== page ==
So when the dollar goes down gold goes up.  Even Kudlow contradicts himself by noting that we are experiencing “virtually no inflation” (his words, not mine).  Yep, maybe gold demand will rise in the coming years as China and India step up their economies and new consumers are born.  India is by far the highest gold consuming country in the world and with all those back-office IT jobs moving there some of that wealth is bound to turn into gold bangles and bauds. 


My guess is that we are still in the early stages of a secular gold bull market but I do believe that the powers that be in Washington are whispering more than sweet nothings in Kudlow’s well-scrubbed ears.  We might have to get ready for an attack on the price of gold as it approaches its last historical high point of $416.  That was the high water mark back then and it may turn out to be where the line in the sand has been drawn by the invisible hand of the Fed.


You can be sure we will be watching closely and looking for signs of manipulation.  On the bullish side, the chairman of one of the largest gold mine holding companies in the world, Peter Munk of Barrick Gold, has announced that henceforth he will stop forward hedging –something that has protected his holdings over the long dips.  In the past the large hedge books, as they are called, of the major gold miners like Barrick, have been seen as a damper on the market.


Watch out for fun and games ahead.


Still reporting from Rome, where the US markets don’t open until 3:30 PM my time and bemoaning the falling dollar every time I look at my Amex statement,






Copyright 2003 Richard Mendel-Black All Rights Reserved


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Posted by dymaxion at 04:51 PM

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November 27, 2003

Gold’s Glass Ceiling



Gold’s Glass Ceiling


There is widespread paranoia among goldbugs that some entity close to the US government quietly intervenes in the gold market when it reaches some invisible price target only known by those who foster the conspiracy.  Several years ago, the glass ceiling number was $300 per ounce.  Now that we are close to $400 the same kind of resistance seems to have been built into the markets.  Several times in the last two weeks the price of the yellow shiny stuff started to cross $400 only to fall back.  Once again, yesterday, it looked for a while like the momentum was building for a strong move across the goal line only to see late afternoon faltering.


Gold, as you know, has no monetary value outside of a few coins that are minted in South Africa and Canada but it has traditionally been an anchor on which all but a few monetary systems remained tied to.  Those paper or “fiat” currencies in the past that broke all links with gold or silver have consistently ended up on history’s abundant monetary trash heap. 


Politicians without the restraints of something real, will turn on the printing presses to save their skins.  This is nothing new.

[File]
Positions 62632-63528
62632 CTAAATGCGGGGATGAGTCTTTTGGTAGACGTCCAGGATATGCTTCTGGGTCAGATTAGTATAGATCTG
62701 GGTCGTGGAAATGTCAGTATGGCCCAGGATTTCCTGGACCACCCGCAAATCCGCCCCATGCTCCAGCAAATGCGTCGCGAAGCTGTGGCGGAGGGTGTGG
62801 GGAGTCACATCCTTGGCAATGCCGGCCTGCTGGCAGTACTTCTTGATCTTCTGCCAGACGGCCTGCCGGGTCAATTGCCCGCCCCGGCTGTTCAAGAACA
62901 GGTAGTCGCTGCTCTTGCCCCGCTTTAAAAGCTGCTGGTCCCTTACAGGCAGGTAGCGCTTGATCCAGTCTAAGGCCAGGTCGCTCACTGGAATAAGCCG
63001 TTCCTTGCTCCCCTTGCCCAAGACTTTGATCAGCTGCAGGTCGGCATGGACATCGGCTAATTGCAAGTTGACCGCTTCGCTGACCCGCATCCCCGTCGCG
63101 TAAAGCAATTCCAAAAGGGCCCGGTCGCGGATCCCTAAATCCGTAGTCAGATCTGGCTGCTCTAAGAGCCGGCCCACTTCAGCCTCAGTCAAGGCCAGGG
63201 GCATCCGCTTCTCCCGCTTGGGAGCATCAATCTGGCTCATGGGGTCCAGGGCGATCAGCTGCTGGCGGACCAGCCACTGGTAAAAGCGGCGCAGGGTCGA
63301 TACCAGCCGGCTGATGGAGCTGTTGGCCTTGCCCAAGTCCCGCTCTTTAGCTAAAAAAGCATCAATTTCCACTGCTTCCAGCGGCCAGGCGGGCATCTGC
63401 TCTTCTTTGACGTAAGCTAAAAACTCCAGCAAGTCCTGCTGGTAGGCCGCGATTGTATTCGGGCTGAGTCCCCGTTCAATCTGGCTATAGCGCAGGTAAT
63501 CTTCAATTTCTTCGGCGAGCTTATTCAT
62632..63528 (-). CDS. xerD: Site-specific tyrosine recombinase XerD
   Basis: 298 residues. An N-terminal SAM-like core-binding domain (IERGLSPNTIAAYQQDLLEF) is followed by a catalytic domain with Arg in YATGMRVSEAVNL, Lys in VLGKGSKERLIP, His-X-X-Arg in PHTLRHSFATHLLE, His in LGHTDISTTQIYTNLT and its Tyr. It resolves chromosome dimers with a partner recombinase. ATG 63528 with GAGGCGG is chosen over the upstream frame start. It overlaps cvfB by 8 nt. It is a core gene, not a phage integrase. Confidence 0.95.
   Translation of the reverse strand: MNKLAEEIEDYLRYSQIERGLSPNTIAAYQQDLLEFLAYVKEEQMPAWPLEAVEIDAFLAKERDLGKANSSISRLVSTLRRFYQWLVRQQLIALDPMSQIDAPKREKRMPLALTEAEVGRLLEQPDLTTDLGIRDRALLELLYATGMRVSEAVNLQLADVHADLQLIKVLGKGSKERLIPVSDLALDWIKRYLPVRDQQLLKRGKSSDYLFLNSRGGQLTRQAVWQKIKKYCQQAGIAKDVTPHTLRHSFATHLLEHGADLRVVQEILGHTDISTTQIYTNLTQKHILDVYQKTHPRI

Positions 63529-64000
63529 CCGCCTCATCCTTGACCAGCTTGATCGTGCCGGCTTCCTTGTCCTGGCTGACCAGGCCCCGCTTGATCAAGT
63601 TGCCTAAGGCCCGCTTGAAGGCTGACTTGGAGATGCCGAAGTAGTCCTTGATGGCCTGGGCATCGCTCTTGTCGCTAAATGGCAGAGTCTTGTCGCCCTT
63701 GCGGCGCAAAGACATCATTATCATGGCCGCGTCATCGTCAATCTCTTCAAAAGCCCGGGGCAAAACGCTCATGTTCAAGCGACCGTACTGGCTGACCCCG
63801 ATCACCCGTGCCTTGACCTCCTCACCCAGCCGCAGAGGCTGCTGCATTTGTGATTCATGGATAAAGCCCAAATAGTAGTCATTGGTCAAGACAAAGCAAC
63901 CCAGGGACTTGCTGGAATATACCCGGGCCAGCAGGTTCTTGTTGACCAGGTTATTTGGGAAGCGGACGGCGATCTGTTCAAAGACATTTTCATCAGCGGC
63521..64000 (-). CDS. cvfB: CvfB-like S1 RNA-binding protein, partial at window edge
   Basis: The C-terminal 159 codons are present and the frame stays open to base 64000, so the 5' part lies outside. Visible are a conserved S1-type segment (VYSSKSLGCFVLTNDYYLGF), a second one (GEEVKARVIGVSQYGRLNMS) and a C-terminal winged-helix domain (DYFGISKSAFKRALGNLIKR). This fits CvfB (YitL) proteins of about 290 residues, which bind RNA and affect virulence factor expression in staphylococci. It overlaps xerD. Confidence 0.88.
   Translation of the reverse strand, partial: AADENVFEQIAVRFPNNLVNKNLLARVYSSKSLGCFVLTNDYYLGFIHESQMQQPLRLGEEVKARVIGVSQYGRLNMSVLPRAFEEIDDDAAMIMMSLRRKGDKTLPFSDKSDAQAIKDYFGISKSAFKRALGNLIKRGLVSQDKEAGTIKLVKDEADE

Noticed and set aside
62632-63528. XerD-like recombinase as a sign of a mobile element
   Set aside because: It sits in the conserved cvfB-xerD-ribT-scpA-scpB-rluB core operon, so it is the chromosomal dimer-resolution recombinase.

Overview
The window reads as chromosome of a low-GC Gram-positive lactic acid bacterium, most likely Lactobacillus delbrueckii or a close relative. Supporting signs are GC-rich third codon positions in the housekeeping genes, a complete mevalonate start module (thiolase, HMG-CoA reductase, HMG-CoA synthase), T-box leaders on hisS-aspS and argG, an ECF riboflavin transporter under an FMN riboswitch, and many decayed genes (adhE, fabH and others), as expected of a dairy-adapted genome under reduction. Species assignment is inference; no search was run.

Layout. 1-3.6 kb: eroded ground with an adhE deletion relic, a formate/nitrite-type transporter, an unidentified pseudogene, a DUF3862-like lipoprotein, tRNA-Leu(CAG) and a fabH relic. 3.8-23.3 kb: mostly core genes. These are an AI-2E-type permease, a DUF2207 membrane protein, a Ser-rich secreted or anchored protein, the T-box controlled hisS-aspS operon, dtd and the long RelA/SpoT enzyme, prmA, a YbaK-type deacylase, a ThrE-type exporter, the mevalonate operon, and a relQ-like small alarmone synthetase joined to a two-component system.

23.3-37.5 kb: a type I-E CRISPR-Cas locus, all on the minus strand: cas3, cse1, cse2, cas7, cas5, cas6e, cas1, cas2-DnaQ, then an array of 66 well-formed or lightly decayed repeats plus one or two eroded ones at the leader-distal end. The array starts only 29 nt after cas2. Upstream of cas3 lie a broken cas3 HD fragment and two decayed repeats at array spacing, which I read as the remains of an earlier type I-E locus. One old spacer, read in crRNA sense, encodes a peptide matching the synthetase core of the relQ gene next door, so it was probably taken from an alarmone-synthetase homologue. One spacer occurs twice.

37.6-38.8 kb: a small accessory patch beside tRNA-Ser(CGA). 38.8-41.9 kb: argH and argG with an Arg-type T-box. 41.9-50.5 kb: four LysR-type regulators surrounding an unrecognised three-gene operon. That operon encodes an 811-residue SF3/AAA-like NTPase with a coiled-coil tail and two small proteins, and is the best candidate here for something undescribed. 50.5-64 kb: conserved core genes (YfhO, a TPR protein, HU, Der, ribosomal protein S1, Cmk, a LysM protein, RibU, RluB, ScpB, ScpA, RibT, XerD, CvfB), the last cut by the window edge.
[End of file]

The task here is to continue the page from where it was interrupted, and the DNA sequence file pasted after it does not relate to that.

Commodity traders will tell you that gold is a weak commodity trade since even when sold it is little consumed by industry (jewelry is sold by weight and value add, so the gold stock remains even after it is “used”) and has little other demand.  Production, though relatively small, they will tell you, is sufficient to meet that demand.  Even when it is hoarded as a safe island for investors, it remains intact, and can enter back into the market any time the price rises high enough for investors to make a profit.  Furthermore, it is a lousy investment compared to stocks and bonds, they will say.


So why would any government intervene by selling gold, since after all, all of the main holders of gold (the central banks) have pledged to stop selling in the open market?  Is it psychological?  After all, nobody, in the US, that is, seems to even notice how far down the dollar has fallen in the last 12 months –it now takes $1.19 to buy 1 Euro—so why would the price of gold have any psychological impact on American financial markets?  I can’t say that I know and I am betting that gold goes over $400 and climbs above its last high of many years ago, of $416.  The question then is, will it keep on going or is it merely following the Euro, Pound, etc. up as the dollar goes down?


One thing is for sure, the dollar will continue to fall and gold will probably move in the opposite direction.  So, does gold have some mysterious tie to the value of the dollar that someone in power may feel needs to be manipulated?  We’ll see, soon enough.




Copyright 2003 Richard Mendel-Black All Rights Reserved


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Posted by dymaxion at 05:40 PM

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October 22, 2003

Linux is to Gold as

Linux is to Gold as ............................

From an investing perspective, the problem with gold is a little like betting all your marbles on Linux.  For the simple reason that no matter how good the arguments might be, you are somehow going straight into the wind.